While we endure the idiocy that prevents development in Nigeria for this season, defenders of the rotten status quo should speak gently(da taushi,da laushi in Hausa)
By the way, you listed my late good friend Oronto Douglas among “reactionaries” in your reckless emissions at the book launch. Do you know Oronto at all?Do your findings about him (or ask an aide rather) and you will know it is too late in this lifetime for you to attain the kind of mind Oronto possessed!
Re: Time to take back our country: Is now a good time?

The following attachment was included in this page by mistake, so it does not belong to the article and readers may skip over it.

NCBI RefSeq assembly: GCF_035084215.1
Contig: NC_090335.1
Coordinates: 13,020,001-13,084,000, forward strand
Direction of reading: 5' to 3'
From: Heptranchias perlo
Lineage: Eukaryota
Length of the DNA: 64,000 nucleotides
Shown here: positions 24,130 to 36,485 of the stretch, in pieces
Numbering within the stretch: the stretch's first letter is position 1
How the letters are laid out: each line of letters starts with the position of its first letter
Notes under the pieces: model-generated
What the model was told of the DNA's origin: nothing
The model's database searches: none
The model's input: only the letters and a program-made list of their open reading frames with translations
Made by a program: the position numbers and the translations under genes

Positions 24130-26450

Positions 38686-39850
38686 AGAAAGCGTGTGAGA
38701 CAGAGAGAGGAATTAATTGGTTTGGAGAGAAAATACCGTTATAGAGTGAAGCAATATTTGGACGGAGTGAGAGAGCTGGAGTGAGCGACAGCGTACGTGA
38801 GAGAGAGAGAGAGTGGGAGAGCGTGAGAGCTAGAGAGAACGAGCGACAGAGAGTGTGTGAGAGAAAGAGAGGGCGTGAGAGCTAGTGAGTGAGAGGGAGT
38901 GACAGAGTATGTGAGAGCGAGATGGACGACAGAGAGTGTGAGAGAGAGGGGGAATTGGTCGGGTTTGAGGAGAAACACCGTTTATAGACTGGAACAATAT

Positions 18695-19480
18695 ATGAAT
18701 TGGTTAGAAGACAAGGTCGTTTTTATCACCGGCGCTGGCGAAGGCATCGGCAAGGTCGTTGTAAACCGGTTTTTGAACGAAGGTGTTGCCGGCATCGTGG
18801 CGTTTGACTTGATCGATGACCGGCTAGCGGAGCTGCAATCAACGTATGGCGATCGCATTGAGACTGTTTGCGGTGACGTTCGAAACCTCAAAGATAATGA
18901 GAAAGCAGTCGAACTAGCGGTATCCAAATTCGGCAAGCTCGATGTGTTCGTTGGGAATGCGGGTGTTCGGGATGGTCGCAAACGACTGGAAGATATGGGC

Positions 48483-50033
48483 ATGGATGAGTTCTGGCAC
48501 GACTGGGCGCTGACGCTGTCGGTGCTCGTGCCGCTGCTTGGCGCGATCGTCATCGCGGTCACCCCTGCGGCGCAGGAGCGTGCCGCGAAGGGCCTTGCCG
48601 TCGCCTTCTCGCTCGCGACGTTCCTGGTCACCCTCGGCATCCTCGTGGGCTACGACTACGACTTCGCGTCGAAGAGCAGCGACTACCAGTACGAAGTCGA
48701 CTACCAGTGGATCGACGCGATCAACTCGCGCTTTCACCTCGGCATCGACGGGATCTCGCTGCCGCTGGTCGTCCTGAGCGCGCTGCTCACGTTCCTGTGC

I TOTALLY agree with you on the need for the peoples of Nigeria to march towards a greater destiny, far away from the trappings of parochialism and nepotism that has blinded us for more than half a century as a modern state. We all were witnesses to the Arab spring, as the ground caved in beneath the feet of the ruling elite…sinking them into oblivion and prosecution like it did to the imperial Romanovs a hundred years ago. In the Russia of 1917, the people were ready to take back their country from the tsarists. But, are Nigerians ready to unseat the career thieves we call leaders? Governor El-rufai, the Nigerian crusader of all-things-right and of all-things-as-it-should-it-be, has proven that there is a cankerworm in education in thiscountry following the recent events in his state. He has gone further to take action…to take back his state. But I wonder if it was truly the right thing to do in the light of accusations and seeming facts that the sack of the unqualified teachers was based on ethnic bias and that his government encouraged illiterates to also take the test. In trying to solve and probably heal the education sector in his state, he has brought to the forefront the deep resentments that lie in the minds and hearts of the people of southern Kaduna…talk that cannot be swept under the carpet…talk of disenfranchisement, of ethnic cleansing and of a potential genocide. These are claims that the state government is yet to answer to. There is nothing from the intelligence arm of our security agencies…everyone carries on as if nothing was and will ever go wrong. Such things as these, make one wonder if it is truly time to take back our country in the manner that you project.